#notwhite collective members are: Sarah Aziz, Veronica Corpuz, Christiane Dolores, Amber Epps, Fran Flaherty, Geña, Sarika Goulatia, Carolina Loyola-Garcia, Liana Maneese, Maritza Mosquera, Maggie Negrete, Sara Tang and Alison Zapata.

Contact: Orin Langelle <orinl@globaljusticeecology.org>

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#notwhitecollective member Sara Tang in impromptu performance during the collective’s opening of In Between the Middle on April 5. The exhibit runs through June 7, 2019 at Buffalo’s ¡Buen Vivir! Gallery for Contemporary Art with the Exhibit Closing Reception June 7, 6 – 9 p.m. photo: Orin Langelle

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From April 6, Betwixt & Between, an night of poetry and spoken word. photo: Langelle

Closing Reception: First Friday, June 7   6-9 p.m. Hors‘douvres and refreshments served

Where: ¡Buen Vivir! Gallery for Contemporary Art – 148 Elmwood Avenue – Buffalo, NY

All events are free and open to the public

#notwhite collective is a group of 14 women artists elevating the stories of the others. Those who do not fit neatly in the consensus boxes, neatly in cultural categories.

#notwhite collective is a bi/multi-racial/cultural, immigrant or descendants of immigrants. They have come together, to question, to investigate, dig deep into what identity is within and without the construct and context of white – not in skin color, but as a system of oppression, a system they do not align ourselves with. In lieu of police brutality, calls for bans, for walls, they hope to provide an artistic platform for difficult discussions on the complexities of cultural identity in America to move us towards humanity.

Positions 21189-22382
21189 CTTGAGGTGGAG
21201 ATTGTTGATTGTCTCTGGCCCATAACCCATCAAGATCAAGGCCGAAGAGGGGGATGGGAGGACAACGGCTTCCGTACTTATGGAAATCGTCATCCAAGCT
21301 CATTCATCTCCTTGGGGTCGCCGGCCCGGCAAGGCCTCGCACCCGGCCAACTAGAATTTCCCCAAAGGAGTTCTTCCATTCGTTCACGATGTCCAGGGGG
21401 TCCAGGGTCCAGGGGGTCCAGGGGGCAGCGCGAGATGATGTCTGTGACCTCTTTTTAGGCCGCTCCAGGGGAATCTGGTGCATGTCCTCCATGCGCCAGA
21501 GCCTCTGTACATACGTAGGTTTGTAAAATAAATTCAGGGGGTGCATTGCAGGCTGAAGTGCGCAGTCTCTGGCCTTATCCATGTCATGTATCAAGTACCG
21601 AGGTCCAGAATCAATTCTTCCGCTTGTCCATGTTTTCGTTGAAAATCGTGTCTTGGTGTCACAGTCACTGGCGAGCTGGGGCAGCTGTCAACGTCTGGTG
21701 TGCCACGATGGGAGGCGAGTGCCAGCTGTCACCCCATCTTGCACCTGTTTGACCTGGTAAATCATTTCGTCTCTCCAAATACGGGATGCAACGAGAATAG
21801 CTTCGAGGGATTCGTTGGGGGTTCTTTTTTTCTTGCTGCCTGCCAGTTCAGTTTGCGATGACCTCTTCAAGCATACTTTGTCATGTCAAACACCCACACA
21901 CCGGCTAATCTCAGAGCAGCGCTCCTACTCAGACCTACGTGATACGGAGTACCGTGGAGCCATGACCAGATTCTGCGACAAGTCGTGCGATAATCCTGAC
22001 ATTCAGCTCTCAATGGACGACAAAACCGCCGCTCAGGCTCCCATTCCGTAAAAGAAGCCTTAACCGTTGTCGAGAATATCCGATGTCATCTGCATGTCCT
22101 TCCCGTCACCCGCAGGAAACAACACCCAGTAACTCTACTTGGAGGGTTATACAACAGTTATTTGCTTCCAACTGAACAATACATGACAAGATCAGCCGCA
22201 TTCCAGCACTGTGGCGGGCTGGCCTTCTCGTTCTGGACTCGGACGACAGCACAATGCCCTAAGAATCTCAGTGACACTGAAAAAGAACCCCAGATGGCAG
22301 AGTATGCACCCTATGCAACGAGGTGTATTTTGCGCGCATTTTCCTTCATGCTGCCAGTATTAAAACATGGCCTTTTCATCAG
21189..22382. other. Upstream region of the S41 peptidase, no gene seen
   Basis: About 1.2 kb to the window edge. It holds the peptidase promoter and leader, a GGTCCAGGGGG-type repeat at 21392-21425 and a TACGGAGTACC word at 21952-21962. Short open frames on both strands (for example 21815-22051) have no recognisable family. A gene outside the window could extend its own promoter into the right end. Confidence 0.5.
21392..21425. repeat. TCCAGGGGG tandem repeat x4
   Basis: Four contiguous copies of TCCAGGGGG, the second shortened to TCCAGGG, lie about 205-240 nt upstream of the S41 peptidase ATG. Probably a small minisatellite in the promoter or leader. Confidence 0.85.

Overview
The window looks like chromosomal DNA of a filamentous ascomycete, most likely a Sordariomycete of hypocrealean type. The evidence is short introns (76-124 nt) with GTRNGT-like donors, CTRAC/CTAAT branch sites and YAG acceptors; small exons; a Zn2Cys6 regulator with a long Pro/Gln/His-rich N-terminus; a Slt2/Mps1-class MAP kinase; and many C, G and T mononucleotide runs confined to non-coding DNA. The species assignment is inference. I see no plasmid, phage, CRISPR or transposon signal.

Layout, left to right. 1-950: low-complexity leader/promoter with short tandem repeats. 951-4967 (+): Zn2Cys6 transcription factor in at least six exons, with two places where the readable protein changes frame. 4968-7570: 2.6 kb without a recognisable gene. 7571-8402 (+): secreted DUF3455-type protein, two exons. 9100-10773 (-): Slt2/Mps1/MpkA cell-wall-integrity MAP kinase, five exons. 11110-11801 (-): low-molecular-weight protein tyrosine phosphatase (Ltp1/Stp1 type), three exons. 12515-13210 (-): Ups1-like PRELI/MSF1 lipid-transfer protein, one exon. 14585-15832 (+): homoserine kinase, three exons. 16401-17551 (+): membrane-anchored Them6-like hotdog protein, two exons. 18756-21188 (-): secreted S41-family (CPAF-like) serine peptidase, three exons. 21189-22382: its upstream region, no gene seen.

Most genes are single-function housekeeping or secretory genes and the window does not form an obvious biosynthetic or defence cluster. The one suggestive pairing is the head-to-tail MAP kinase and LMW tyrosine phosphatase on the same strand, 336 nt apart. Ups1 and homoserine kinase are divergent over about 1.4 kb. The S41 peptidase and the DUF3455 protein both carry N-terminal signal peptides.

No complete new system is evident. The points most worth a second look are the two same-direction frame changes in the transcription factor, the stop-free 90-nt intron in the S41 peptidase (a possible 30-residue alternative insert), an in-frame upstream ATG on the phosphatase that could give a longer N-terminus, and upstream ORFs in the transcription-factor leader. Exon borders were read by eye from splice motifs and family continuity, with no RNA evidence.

What we need is more people who specialize in the impossible. -Theodore Roethke

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#notwhitecollective member Sara Tang in impromptu performance last during the collective’s opening of “In Between the Middle” yesterday evening. The exhibit runs through June 7, 2019 at Buffalo’s ¡Buen Vivir! Gallery for Contemporary Art. photo: Orin Langelle

By photolangelle on April 6, 2019

Don’t miss tonight’s event of poetry and spoken word at ¡Buen Vivir! Gallery for Contemporary Art – from #notwhitevollective – you’ll feel sorry if you miss it! 

¡Buen Vivir! Gallery for Contemporary Art (148 Elmwood Avenue, Buffalo NY 14201).

Pittsburgh-based #notwhite collective and Buffalo poets celebrate National Poetry Month

The Pittsburgh-based #notwhite collective, a group of 12 women artists of bi/multi-racial/cultural, immigrant- or descendant-of-immigrants backgrounds, will present an evening of poetry and spoken word with Buffalo poets on Saturday, April 6, from 7-9 p.m.